Four Ways Church Staff Can Encourage Generosity
Recently, I was in a meeting with several church administrative assistants that were so far out of my league I decided to write a blog about them. Those sitting with me probably thought I was taking incredibly detailed notes about the local sales and use taxes, but I was actually thinking of ways administrative assistants and other church staff members can encourage generosity in their church.
I’ve met with enough pastors to know that many don’t get it when it comes to generosity. At the same time, the staff of the church is intimidated or outright scared to confront the pastor on shortcomings when it comes to teaching the subject in the local church. So here are my suggestions of how staff, and specifically an administrative assistant or financial secretary, can spur generosity.
- Begin quarterly giving statements with a letter describing the church’s impact. While some people give the same amount on a regular basis, others (like me) aren’t paid the same each month and, therefore, give a different way. Along with the giving statement, send a letter detailing how lives have been affected in the church. Pictures from a food pantry, mission trip, VBS, or special conference can make these much more impactful. Then make the connection; because you gave, lives were changed.
- Make every giving option available. Yes, many will continue to give during the offering time on Sunday morning, but what about those who are out of town, sick, or simply don’t have cash or checks? By offering electronic giving whether it’s on the website, app, or by text will ensure everyone has an easy way to give.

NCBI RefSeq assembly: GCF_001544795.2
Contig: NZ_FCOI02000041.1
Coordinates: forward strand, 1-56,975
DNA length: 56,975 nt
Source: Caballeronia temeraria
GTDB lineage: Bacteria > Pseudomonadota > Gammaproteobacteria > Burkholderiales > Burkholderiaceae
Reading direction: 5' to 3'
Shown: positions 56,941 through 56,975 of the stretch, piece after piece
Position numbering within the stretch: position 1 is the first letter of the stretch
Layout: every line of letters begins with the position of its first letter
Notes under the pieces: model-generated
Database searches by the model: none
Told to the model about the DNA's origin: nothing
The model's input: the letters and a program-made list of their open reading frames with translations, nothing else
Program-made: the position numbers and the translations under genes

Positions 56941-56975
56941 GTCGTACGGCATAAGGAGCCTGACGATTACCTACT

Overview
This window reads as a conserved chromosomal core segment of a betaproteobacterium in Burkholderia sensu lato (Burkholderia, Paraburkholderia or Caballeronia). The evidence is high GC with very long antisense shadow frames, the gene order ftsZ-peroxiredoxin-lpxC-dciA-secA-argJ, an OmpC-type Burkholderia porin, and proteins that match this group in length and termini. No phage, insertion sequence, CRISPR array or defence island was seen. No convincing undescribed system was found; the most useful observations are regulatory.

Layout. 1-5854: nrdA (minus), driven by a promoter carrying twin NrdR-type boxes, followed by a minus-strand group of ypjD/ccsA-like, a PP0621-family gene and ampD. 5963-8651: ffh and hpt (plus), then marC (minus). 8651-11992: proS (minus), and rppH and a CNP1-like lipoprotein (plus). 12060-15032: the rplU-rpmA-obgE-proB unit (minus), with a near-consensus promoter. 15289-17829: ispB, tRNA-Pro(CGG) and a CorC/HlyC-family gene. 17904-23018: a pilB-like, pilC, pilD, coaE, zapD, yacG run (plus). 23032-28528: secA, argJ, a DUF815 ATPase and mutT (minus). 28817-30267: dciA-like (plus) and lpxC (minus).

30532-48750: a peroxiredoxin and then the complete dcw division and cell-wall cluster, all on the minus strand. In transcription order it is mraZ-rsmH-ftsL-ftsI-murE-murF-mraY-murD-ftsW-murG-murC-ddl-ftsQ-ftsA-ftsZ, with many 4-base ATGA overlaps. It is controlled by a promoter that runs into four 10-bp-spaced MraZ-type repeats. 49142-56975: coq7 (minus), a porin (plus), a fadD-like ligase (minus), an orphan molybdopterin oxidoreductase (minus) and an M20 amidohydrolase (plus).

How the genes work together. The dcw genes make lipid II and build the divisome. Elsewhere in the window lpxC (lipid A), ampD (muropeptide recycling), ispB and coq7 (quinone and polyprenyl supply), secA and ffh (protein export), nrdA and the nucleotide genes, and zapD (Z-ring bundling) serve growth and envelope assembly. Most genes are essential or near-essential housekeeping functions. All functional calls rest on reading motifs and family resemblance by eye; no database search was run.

- Share significant giving information with the pastor. Each church operates differently when it comes to what the pastor knows about giving. However, every pastor should know where the church stands financially. The pastor should also know if someone gave a significant gift out of the norm (even if the amount isn’t included) or if a faithful giver has stopped giving. Again, simply asking the pastor if he or she has spoken with Mr. and Mrs. Smith would suffice.
- Ask the pastor to write a note to first-time givers. A personal letter to first-time givers acknowledges a significant step in the faith journey and can encourage future growth in generosity. The amount of the gift is less important than the pastor’s expression of gratitude on behalf of the church. While you’re at it, if feasible, ask the pastor to write thank you notes to those who have volunteered for the first time, joined a small group for the first time, or any number of significant faith steps.
So, there are four ways that an administrative assistant, financial secretary, or other staff member can have an impact on the generosity of a church. While a pastor often sets the tone, those of us in the church can also participate in the culture of generosity!